Manitoba History: Agriculture in Manitoba History: Introduction
by Lyle Dick
Until quite recently agricultural history was an under-valued branch of Western Canadian history. When university teachers and students flocked to the emerging areas of urban and labour history in the 1960s and 1970s rural topics were neglected. No doubt an underlying demographic reason for this development was the rapid shift of population to the cities after World War II. But it probably also had much to do with contemporary attitudes toward farm life. A rural past was something to be down-played, certainly not celebrated. Prevalent urban stereotypes of farming as a traditionalist or even backward occupation carried over into similar judgments toward the viability or value of agricultural history as a field of study.
These attitudes overlooked a strong interdisciplinary tradition that had earlier prevailed in the field, established in the best works of two series: the Canadian Frontiers of Settlement series of the 1930s, and the Social Credit in Canada series of the 1950s. Broadly intended to aid in the reconstruction of rural society ravaged by drought and depression, the Frontiers of Settlement books addressed a range of issues in agricultural economics, sociology, and history and featured the work of some of Canada’s leading academics of the era. Implicitly, the series stood as a critique of the naive “nation-building” approach of the earlier Makers of Canada and Canada and its Provinces series. At the same time the Frontiers of Settlement volumes were marked by an underlying spirit of accommodation to the nation’s political-economic structures. Its authors seem to have been mainly concerned with facilitating adaptations to the dominant ideology and practice of rural modernization.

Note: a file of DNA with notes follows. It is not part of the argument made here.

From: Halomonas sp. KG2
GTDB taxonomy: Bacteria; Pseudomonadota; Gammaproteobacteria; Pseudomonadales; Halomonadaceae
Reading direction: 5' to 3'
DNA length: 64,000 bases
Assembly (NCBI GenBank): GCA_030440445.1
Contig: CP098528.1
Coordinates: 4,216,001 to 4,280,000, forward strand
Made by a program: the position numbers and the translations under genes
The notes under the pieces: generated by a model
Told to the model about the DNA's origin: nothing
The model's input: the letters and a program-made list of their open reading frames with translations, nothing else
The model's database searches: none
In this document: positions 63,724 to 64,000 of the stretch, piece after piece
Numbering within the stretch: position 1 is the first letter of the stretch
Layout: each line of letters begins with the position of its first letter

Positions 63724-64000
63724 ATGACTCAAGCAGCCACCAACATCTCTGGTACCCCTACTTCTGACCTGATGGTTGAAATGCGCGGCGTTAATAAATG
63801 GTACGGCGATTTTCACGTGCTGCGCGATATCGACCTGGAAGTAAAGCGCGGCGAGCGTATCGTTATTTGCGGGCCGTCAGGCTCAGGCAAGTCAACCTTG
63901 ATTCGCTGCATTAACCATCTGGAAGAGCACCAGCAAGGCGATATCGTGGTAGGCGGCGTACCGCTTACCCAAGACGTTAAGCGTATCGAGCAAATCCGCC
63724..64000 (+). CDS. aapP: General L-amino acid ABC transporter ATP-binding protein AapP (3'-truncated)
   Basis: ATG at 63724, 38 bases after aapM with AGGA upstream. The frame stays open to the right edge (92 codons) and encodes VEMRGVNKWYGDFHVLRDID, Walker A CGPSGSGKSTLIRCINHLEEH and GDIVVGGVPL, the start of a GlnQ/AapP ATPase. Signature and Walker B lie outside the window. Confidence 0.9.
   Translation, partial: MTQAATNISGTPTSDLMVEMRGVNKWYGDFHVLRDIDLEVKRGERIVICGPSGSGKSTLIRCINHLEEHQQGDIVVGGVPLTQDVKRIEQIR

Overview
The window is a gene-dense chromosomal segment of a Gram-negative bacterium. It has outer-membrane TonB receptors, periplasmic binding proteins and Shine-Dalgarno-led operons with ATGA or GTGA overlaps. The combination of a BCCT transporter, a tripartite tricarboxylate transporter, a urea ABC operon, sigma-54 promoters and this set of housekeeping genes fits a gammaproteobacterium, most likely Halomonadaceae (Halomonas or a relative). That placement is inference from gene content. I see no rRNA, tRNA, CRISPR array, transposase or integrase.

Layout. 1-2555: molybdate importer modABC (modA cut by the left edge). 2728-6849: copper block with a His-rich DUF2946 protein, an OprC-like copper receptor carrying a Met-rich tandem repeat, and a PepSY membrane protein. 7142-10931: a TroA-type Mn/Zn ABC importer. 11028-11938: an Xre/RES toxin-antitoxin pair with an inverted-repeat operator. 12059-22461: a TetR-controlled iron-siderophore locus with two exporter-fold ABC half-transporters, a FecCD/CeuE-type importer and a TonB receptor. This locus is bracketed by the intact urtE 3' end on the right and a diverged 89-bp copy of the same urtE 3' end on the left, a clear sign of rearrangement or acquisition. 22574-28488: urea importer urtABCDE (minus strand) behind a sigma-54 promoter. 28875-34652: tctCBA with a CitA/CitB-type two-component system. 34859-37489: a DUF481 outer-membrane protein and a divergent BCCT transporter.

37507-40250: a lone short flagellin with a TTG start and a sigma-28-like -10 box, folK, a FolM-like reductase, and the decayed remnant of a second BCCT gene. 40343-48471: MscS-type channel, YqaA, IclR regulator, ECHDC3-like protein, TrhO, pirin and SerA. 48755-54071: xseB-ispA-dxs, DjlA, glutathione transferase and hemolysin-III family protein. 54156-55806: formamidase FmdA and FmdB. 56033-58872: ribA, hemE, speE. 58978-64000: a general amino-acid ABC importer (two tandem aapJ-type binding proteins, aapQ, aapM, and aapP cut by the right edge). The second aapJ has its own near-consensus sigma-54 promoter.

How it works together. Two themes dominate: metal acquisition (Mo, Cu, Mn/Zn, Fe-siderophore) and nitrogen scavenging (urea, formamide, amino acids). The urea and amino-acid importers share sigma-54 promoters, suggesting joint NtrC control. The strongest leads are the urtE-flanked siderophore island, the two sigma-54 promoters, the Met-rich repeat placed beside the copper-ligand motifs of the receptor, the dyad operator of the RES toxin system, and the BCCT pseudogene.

The anomalous structures of the National Policy received a harsher, and perhaps more penetrating analysis in the books of the Social Credit series. Works in sociology (by Jean Burnet), social psychology (John A. Irving), political economy (C. B. Macpherson), and economic history (V. C. Fowke), among others, explored the often destructive impacts of the existing political economic system on the prairies’ rural populations. In focussing on general or national issues the Social Credit books sometimes presented a monolithic picture of the region’s rural population that suppressed local differences in its composition. For example, types of farming other than wheat monoculture were largely ignored, as were class and ethnic differences. And while such differences were brought out in Burnet’s Next Year Country, her judgement of Hanna, Alberta in the 1940s as a failed experiment in settlement reinforced a Central Canadian clichéd view of prairie farmers as failures.
The series did represent a significant advance in both scholarship and the conceptualization of prairie agricultural history as a field of study. Yet the interdisciplinary insights of both the Frontiers of Settlement and Social Credit in Canada series had little impact on the post-World War II historiography of the rural prairies. For a number of reasons, perhaps including complacency occasioned by 30 years of relative farming prosperity after 1945, agricultural history reverted to organicist, often romanticized presentations of rural life. In both amateur and professional writing, rural history was usually presented from the victorious perspective of the dominant Anglo-Canadian settlement group.
Elsewhere, the field of agricultural history was taking a different turn. In the 1960s and 1970s the American agricultural historians Allan G. Bogue and Robert Swierenga were calling for a “new rural history.” Bogue advocated a wide-sweeping application of models in such fields as sociology and social psychology to the historical study of rural areas. Swierenga, who looked to the French Annales scholar Marc Bloch and the American historical geographer James C. Malin for his models, promoted a shift to detailed interdisciplinary studies to establish a comprehensive basis for challenging and revising long-standing generalizations.